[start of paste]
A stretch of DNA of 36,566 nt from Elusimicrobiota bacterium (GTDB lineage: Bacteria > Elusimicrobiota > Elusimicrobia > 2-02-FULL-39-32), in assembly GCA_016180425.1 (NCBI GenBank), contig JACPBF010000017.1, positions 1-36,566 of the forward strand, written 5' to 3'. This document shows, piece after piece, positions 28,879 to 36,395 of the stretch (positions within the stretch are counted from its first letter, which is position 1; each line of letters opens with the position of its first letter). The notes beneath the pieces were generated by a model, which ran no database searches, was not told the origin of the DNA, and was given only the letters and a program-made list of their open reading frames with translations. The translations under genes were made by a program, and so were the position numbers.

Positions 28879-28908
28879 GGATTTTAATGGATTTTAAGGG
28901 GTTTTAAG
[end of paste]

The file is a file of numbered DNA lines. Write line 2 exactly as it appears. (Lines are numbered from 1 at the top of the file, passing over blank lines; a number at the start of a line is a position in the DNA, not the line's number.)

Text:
Positions 28879-28908